# Active Support is required to read credentials.
gem "activesupport", "~> 6.1"
gem "kuby-core", "~> 0.14.0"
gem "kuby-digitalocean", "~> 0.4.3"

Now we can include it into the main Gemfile via #eval_gemfile (as we still have config/initializers/kuby.rb, which relies on Kuby):

eval_gemfile "gemfiles/kuby.gemfile"

Finally, I’m adding one more Gemfile—gemfiles/deploy.gemfile:

source 'https://rubygems.org'
git_source(:github) { |repo| "https://github.com/#{repo}.git" }

ruby '~> 3.0'

eval_gemfile "./kuby.gemfile"

# To debug configuration issues
gem 'pry-byebug'

As you can see, we’ve extended kuby.gemfile by adding debugging tools and configuring RubyGems.

Now, I can run Kuby like so:

# First, install gems locally
BUNDLE_GEMFILE=gemfiles/deploy.gemfile bundle install

# Now, run Kuby!
BUNDLE_GEMFILE=gemfiles/deploy.gemfile bundle exec kuby <some command>

Typing BUNDLE_GEMFILE=... is boring. Let’s create a separate executable—bin/kuby—which will do that for us:

#!/bin/bash

cd $(dirname $0)/..

export BUNDLE_GEMFILE=./gemfiles/deploy.gemfile
bundle check > /dev/null || bundle install

kuby_env=${KUBY_ENV:-production}

bundle exec kuby -e ${kuby_env} [email protected]

We added bundle install inside this script to automate things, so no need to worry about that anymore.

Let’s give it a try:

$ bin/kuby build

error: No webserver named

🤔 Kuby is still failing, but the error is different now: no webserver named.
Looking through the source code, I found that this exception was raised when Kuby couldn’t automatically detect a web server. How does it do that? By looking at the loaded gem specs:

def default_webserver
  if Gem.loaded_specs.include?("puma")
    :puma
  end
end

We don’t have puma in the deploy.gemfile, so Kuby couldn’t find a web server. Looking ahead, we could also face a similar problem with the Ruby version and the Gemfile path (both are inferred from those currently in use). Luckily, we can explicitly provide all the values in the Kuby configuration:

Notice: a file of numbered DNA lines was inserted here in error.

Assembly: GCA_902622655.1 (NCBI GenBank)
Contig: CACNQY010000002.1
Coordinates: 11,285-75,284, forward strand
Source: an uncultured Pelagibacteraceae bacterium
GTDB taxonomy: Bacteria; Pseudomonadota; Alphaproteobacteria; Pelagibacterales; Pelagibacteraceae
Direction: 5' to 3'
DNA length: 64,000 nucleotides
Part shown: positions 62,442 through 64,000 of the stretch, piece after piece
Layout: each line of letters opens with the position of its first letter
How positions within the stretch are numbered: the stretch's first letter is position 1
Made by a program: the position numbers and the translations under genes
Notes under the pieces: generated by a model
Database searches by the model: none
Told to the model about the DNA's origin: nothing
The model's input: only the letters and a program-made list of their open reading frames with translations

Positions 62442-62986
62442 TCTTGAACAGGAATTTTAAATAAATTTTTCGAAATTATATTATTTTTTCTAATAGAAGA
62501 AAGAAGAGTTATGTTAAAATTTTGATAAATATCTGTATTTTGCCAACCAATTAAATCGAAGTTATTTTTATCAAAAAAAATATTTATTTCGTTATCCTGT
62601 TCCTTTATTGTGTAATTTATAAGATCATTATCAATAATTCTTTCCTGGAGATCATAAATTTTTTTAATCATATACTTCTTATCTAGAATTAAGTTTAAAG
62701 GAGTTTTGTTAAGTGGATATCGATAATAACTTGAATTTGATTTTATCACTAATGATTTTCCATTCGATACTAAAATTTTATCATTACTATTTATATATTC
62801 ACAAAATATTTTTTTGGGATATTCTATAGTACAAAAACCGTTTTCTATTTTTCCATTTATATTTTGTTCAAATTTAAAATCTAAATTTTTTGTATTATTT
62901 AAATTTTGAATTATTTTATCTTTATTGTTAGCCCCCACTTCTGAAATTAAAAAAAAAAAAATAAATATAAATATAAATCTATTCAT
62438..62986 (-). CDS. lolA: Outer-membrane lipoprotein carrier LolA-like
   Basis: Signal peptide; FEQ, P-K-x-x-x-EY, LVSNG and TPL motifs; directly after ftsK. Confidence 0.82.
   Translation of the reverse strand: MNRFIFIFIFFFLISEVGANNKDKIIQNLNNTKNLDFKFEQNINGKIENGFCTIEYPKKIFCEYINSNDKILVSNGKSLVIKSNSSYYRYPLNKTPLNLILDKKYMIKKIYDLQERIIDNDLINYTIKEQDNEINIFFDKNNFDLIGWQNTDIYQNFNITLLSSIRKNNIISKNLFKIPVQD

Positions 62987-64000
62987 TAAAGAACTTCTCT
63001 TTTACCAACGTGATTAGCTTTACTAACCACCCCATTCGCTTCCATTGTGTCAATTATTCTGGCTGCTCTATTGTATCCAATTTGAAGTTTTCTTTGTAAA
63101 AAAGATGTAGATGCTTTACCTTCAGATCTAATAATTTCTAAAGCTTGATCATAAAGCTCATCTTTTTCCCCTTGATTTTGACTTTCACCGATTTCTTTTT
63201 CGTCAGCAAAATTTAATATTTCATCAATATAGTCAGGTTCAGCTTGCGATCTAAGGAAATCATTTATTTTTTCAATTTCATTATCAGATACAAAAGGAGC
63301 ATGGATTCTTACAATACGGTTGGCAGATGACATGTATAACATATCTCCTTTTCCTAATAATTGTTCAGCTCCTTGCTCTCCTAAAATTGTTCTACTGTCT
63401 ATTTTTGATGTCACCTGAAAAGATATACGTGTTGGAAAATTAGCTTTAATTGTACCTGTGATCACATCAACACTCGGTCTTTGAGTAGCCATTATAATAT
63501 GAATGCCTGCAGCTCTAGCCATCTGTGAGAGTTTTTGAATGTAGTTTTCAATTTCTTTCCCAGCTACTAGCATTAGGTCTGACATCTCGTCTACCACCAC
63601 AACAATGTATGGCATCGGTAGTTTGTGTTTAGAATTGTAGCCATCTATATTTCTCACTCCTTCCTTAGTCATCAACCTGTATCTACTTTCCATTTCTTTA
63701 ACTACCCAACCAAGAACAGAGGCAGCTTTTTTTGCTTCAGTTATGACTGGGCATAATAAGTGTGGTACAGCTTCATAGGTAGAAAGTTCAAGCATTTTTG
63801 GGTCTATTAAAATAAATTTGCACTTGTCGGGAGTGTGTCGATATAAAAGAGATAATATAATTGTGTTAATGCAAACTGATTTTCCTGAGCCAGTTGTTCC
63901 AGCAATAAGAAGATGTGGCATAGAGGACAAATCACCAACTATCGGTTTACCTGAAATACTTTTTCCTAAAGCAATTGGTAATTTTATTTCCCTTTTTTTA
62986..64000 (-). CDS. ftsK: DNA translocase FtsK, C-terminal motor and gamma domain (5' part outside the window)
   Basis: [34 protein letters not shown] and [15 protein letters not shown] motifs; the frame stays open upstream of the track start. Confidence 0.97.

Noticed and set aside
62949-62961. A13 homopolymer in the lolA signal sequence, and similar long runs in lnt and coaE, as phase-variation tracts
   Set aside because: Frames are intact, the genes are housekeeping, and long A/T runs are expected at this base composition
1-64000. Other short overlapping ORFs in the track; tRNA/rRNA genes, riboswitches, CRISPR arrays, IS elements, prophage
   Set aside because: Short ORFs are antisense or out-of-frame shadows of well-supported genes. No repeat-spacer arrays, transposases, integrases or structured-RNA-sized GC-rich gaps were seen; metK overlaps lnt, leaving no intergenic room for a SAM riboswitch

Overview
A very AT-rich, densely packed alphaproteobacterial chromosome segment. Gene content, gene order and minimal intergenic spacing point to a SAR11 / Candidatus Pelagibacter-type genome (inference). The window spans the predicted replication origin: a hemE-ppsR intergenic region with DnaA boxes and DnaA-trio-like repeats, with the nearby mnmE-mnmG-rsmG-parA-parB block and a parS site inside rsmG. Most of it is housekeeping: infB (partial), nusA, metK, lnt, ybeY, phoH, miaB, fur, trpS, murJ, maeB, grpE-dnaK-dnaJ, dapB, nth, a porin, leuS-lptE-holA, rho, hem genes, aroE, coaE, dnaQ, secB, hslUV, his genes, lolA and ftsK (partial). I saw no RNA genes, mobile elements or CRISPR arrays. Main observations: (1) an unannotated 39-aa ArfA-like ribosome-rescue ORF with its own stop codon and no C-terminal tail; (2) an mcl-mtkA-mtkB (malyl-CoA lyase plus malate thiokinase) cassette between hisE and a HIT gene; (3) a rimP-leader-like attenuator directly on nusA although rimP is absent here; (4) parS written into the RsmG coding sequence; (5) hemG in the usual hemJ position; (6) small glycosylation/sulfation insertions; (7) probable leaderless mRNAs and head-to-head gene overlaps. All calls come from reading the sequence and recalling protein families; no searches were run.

Kuby.define("anycable-rails-demo") do
  environment(:production) do
    # ...
    docker do
      base_image "ruby:3.0.1"
      gemfile "./Gemfile"
      # For multi-part Gemfiles, we also need to specify additional
      # paths to be copied to a Docker container before `bundle install`
      bundler_phase.gemfiles "./gemfiles/kuby.gemfile"

      webserver_phase.webserver = :puma

      # <credentials and image registry settings>
    end
    # ...
  end
end

With a few additional lines of code, we can now successfully build our production images via kuby build. Oh, I said images? Let’s take a slight detour and see what’s hiding under the hood of the build command.

Kuby’s Rails plugin builds two images for you: one with a Rails app (running puma ... config.ru by default) and another one with NGINX and compiled assets. You can see the contents of the dockerfiles by running the dedicated command, like this:

$ bin/kuby dockerfiles

# Dockerfile for image registry.digitalocean.com/anycable/anycable-rails-demo with tags 20211119151614, latest
FROM node:12.14.1 AS nodejs
FROM ruby:3.0.1
WORKDIR /usr/src/app
ENV RAILS_ENV=production
ENV KUBY_ENV=production
ARG RAILS_MASTER_KEY
RUN apt-get update -qq && 
  DEBIAN_FRONTEND=noninteractive apt-get install -qq -y --no-install-recommends apt-transport-https && 
  DEBIAN_FRONTEND=noninteractive apt-get install -qq -y --no-install-recommends apt-utils && 
  DEBIAN_FRONTEND=noninteractive apt-get install -qq -y --no-install-recommends 
  ca-certificates
COPY --from=nodejs /usr/local/bin/node /usr/local/bin/node
RUN wget https://github.com/yarnpkg/yarn/releases/download/v1.21.1/yarn-v1.21.1.tar.gz && 
  yarnv=$(basename $(ls yarn-*.tar.gz | cut -d'-' -f 2) .tar.gz) &&